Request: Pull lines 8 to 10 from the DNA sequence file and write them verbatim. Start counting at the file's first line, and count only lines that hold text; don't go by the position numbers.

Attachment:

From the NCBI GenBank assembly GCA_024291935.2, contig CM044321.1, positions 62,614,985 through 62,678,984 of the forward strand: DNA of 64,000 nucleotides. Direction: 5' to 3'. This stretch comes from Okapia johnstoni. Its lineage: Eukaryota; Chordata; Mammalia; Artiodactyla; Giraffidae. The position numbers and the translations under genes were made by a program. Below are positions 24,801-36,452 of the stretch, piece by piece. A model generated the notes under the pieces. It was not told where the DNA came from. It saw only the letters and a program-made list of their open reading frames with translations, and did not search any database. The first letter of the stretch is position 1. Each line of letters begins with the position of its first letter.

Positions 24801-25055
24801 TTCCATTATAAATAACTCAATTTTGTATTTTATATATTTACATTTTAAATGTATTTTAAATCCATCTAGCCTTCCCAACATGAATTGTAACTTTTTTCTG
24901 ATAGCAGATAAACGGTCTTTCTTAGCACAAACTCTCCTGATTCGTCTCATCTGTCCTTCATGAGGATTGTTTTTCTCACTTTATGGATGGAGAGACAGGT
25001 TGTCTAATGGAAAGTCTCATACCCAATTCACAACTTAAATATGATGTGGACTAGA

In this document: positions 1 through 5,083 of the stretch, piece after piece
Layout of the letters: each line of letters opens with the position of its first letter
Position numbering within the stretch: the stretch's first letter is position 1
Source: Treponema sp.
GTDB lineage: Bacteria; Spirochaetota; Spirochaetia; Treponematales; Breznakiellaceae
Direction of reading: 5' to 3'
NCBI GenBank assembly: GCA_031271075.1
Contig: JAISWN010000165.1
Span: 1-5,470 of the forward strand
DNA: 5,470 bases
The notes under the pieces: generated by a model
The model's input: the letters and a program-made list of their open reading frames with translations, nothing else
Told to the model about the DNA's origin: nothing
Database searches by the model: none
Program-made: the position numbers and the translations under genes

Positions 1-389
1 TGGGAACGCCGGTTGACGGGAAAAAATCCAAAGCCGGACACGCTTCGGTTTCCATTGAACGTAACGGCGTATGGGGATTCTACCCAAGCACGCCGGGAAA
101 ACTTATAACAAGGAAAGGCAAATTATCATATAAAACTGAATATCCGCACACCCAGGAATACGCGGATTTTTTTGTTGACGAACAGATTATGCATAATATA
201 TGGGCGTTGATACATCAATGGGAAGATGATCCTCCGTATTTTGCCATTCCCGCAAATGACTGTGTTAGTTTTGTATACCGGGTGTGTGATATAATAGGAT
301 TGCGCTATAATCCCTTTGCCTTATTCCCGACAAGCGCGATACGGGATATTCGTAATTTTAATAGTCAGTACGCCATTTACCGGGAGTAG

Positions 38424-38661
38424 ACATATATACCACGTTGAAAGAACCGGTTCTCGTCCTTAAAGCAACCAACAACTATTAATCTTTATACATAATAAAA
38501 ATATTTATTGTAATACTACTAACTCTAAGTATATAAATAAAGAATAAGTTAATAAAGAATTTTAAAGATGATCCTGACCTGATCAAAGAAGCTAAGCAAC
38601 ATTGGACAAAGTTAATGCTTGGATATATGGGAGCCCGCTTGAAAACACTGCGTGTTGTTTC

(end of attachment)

Position numbering within the stretch: the stretch's first letter is position 1
Source: Treponema sp.
GTDB lineage: Bacteria; Spirochaetota; Spirochaetia; Treponematales; Breznakiellaceae